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Beet crops at risk if bolters not rogued

News Release
26 September 2014


Beet crops at risk if bolters not rogued

Farmers need to change their summer management to keep fodder beet sustainable as an increasingly popular supplementary feed in New Zealand, the seed industry has warned.

According to the New Zealand Grain and Seed Trade Association, crops should always be checked for bolters and there are benefits to farmer’s rogueing bolters.

“A single bolter can produce approximately 1,500 wild seeds, which then drop to the soil and germinate in subsequent seasons as the soil is disturbed,” explains NZGSTA general manager Thomas Chin. “These areas could potentially be thick with weed beet in future years, if not managed.

“These are lessons learned in Europe many years ago. Farmers there reduced the potential to continue fodder or sugar beet production in paddocks they had previously used to grow the crop because of the seed burden created by bolters.”

Fortunately for NZ, we have a significant pastoral base and use many crops in rotations, which do provide the opportunity to manage a weed beet burden, in subsequent seasons. However it is better if the control occurs at the bolter stage.

There is also the risk of cross pollination affecting specialist vegetable seed crops of beet and chard growing on the Canterbury plains. Any outcrossing would ultimately lead to affected vegetable crops being rejected or downgraded for contamination, Chin says.

The level of bolters that occurs has been satisfactory, however in areas where farmers have seed production neighbours, it is important that farmers are talking to each other about the location of crops for seed and forage production.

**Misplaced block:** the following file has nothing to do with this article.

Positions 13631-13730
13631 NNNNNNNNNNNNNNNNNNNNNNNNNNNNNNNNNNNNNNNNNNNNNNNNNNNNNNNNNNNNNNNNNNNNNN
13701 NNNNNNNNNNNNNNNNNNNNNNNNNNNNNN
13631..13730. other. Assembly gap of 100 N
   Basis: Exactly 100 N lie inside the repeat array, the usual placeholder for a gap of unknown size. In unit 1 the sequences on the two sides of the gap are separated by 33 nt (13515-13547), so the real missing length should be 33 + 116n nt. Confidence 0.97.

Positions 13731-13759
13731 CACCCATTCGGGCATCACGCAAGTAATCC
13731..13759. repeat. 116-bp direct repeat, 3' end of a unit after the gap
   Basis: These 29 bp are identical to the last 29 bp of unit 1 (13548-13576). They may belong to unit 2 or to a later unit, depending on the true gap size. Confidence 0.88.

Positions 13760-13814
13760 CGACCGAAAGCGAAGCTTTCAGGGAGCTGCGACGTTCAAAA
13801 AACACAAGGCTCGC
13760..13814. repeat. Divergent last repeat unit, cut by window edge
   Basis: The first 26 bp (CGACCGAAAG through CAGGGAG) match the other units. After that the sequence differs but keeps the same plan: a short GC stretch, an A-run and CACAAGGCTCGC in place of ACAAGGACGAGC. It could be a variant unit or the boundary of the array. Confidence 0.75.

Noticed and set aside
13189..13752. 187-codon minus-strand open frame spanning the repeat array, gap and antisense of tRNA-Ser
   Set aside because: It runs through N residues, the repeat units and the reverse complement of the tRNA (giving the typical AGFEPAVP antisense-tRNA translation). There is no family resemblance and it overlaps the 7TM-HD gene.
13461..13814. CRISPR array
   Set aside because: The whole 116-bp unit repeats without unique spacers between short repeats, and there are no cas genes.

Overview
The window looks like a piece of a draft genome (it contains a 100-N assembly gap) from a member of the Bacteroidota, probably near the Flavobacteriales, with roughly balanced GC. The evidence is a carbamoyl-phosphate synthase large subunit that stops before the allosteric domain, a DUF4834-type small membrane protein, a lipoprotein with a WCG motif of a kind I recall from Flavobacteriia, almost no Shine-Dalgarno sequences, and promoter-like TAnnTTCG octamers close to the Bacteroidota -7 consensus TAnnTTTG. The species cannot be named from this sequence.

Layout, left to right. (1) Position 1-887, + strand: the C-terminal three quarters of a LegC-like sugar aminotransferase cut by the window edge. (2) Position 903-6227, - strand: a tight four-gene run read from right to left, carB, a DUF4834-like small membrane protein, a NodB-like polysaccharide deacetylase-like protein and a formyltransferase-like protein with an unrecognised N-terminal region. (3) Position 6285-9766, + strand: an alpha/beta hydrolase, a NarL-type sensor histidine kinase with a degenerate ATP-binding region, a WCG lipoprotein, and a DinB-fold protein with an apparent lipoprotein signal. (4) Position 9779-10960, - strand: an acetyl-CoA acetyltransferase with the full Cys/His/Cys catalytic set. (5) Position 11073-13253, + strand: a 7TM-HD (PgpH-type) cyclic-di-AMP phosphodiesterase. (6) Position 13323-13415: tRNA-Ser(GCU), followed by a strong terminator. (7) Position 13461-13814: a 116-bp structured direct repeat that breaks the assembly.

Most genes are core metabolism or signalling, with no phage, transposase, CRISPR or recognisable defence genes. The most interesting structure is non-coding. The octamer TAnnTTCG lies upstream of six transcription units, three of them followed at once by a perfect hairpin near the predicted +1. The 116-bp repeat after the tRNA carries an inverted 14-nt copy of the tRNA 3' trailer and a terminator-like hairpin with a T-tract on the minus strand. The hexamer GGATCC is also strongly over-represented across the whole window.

Beets are wind pollinated and Fodder beets can outcross with Redbeets and Swiss Chards up to 10 kilometres away.

The mechanisms which are not yet fully understood by the scientific community and the presence of bolters are accepted as an inevitable part of growing beet crops.

What is known is that that the incidence can be accentuated by cold weather during early growth, or by stress factors such as poor fertility, drought, or herbicide stress during the growing season.

One of the first things growers can do is to make sure crops are not sown too early.

In all beet crops, removal of bolting beet plants is an accepted practice farmers undertake as a normal part of the farming operation. This would need to be done before the plants flower. This should involve breaking the stem at ground and leave on crop canopy. If a crop has started to set seed, remove the bolter plants from the paddock.
ENDS

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